Windows 10: recommendation for 802.11ac wireless router
recommendation for 802.11ac wireless router
Moderators: if this post is off-topic, please just delete it, and I will understand.
Is is OK to ask for a router recommendation here. My network includes a wireless bridge which is failing, so I thought I would repurpose my current router as a bridge and get a new router with 802.11ac support. What do you guys recommend.
That would depend largely on your Budget and how fast you want AC to go ?
But I am fairly Happy with the TP Link C7 for it's price.....it is also IPV6 capable if your ISP uses it? Mine is ver. 2
----- it seems happier if it is restarted every now and then it seems ....
The wireless ac market is changing quickly, so it's hard to put a finger on things. How much do you want to spend? Do you want the absolute best? Fastest? Best Range?
At the top end there is now the NETGEAR - Nighthawk X8 AC5300 Tri-Band Quad Stream Wireless-AC Router, which boasts 3 bands and 5.3Gb/s, but is close to $400
At the midrange is something like an AC1900/AC1750/AC1600
At the lower end is an AC300-750 or so. Generally, the higher the number the faster it is, and more bands it supports. I typically won't buy anything that isn't at least dual-band. There's just way too much stuff in the 2.4GHz range for interference (mice, cordless phones, baby monitors, all kinds of stuff). 5Ghz is much less crowded and faster.
However, you don't really say what your current router is.. if you get something way wicked fast, and you are stuck with your slower router as a bridge... then it's not going to help much.
What do you need the bridge for exactly? To allow a desktop PC to use the wireless? Might be easier to just get a card for the desktop.
My utmost priority is the rock stable connection then performance and wireless range on both bands. IMO, Linksys WRT1900AC easily met all of these requirements. I haven't restarted the router since the last time I manually updated the firmware:
I don't think you will need something more than an AC1900 router and while I agree that the Linksys WRT1900AC is a good device, either of these two options can outperform it and they're a bit cheaper (you could also slip a powerline adapter if the bridge isn't as reliable).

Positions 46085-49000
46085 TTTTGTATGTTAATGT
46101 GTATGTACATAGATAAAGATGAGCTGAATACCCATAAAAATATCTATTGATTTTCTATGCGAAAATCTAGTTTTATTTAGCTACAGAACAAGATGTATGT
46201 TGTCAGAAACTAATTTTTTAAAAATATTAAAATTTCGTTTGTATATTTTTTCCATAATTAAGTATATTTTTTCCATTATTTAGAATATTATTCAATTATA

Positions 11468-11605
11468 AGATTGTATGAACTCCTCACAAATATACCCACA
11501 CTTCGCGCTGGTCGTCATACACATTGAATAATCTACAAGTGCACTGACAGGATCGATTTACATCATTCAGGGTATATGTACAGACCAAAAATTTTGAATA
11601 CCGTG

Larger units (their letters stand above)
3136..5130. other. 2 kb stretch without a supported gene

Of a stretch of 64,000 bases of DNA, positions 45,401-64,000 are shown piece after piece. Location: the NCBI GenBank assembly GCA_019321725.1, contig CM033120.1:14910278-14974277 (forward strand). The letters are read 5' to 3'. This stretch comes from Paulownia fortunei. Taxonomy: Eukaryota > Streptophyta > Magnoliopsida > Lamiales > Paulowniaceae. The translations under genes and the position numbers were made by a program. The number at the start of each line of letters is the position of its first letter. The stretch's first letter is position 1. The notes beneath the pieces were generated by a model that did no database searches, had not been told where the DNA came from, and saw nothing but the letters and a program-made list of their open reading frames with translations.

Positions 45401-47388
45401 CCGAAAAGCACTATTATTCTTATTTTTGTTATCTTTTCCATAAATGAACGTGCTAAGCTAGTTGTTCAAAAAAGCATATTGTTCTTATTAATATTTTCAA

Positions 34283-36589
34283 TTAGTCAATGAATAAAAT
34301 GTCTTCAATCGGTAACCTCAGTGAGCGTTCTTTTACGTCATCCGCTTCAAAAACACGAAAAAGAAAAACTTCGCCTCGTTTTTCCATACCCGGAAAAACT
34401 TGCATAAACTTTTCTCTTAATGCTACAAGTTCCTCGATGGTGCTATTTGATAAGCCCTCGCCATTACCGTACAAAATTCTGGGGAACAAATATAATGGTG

I have been very happy with my Netgear R7000. I have exactly 1 complaint about it in about 4 years I've had it. It has a feature called smart connect which chooses which band (2.4 or 5) a device connects to for best performance. My router is in the basement, and I have a dual band range extender in a second floor bedroom. With smart connect turned on, it only lets the dual band range extender connect to only 1 channel - so I just leave that turned off.
I have the Netgear R7000 in the basement. Two floors up I have a Linksys RE6500 Range Extender which has 4 ethernet ports as well. Both my 2.4 and 5 ghz channels have the same SSIDs and since I have gone to this arrangement (and I have tried a bunch) I have rock solid signal and performance all over my house.
Something to consider is that not all AC Devices are equal in there top speed , so there is no point in a $400 AC5300 Router if the Devices you are going to Connect can't do those speeds anyway. When you are at those Speeds Devices need to be able to Beam Split etc to get that top performance speed.
If like me you have your Phone and maybe a Tablet , Surface 3 in my case, the C7 ac1750 is fast enough , (1300@firstname.lastname@example.org)
The Surface in particular can only do max 768 anyway , and only within 5-10 ft of the Router.
A friend has the Tplink C8 and has no issues with it either. But my Brother has the D8 which he says has connection issues and is waiting for a new Firmware .
As a side note ,you may want to know what technology your ISP uses when delivering your internet speed.For example,here in Romania,where I live, the largest Gigabit internet provider uses PPPoE which is quite demanding on most routers,for example Tp link has a separate table for the PPPoE speeds their routers can deliver.I know for a fact that the nighthawk is capped at 550 mb/s if HW Nat is not working properly on PPPoE.
This is absolutely true. However, one other thing to consider is how MANY devices you are connecting. The faster devices simply have more bandwidth, and therefore can handle more devices at once with more bandwidth for each device.
If you have kids, a wife, and others living in your home, they may each have phones, tablets, DVR's, and other tools that use up a bunch of wireless bandwidth.
Retired from the grind
Always check the ratings on smallnetbuilder.com. Personally I would go with a wired router, a Access Point with POE (Powered Over Ethernet) capabilities. Mixing Gateways with wireless built in and trying to turn them into just an Access Point will still cause issues if that one device is already having problems.
/// Edit: Problem seem to be resolved. I did a router reset to factory setting and redo all the process
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